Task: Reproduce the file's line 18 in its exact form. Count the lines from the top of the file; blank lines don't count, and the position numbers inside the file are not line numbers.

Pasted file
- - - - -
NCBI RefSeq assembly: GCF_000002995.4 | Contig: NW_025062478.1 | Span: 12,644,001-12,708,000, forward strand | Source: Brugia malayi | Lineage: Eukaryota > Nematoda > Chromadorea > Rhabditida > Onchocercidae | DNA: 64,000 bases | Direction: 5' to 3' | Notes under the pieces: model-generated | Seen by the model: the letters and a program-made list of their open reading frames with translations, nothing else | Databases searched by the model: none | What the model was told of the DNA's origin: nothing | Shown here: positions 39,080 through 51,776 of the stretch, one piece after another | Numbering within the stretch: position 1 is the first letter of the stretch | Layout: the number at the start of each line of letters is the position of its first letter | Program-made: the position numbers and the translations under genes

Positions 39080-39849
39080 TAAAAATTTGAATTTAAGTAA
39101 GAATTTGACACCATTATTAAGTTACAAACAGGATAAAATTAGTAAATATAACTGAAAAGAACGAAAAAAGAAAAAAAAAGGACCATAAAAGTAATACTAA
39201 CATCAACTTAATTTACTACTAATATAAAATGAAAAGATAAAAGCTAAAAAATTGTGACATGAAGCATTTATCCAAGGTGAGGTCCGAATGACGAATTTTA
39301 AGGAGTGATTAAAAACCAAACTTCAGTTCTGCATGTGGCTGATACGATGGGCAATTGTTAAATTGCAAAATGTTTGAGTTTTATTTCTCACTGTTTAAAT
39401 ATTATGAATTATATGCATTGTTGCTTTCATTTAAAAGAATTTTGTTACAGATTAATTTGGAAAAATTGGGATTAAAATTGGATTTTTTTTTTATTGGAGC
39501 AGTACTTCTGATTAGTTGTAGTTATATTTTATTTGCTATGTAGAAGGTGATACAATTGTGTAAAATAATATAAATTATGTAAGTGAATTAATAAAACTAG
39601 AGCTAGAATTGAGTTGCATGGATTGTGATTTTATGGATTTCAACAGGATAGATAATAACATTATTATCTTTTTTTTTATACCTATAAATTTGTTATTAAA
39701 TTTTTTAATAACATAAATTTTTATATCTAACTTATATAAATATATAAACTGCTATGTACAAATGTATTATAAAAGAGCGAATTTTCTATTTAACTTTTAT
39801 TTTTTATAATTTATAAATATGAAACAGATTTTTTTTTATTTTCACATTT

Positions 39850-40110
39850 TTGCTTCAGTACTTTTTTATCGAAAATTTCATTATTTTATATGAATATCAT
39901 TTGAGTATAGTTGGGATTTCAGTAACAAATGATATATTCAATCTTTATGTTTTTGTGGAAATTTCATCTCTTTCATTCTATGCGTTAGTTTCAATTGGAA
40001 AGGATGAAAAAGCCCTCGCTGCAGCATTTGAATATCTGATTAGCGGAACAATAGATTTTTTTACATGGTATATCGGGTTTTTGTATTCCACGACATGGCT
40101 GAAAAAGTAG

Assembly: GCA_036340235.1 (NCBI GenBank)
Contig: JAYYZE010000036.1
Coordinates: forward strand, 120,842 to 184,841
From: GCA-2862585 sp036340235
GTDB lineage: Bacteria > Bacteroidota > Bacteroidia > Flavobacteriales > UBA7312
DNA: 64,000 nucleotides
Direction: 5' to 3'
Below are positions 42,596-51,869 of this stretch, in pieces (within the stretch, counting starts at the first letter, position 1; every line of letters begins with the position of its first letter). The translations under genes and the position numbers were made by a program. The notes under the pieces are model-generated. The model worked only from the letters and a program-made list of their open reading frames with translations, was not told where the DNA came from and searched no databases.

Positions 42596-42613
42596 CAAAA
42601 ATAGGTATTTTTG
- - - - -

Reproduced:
Contig: JAYYZE010000036.1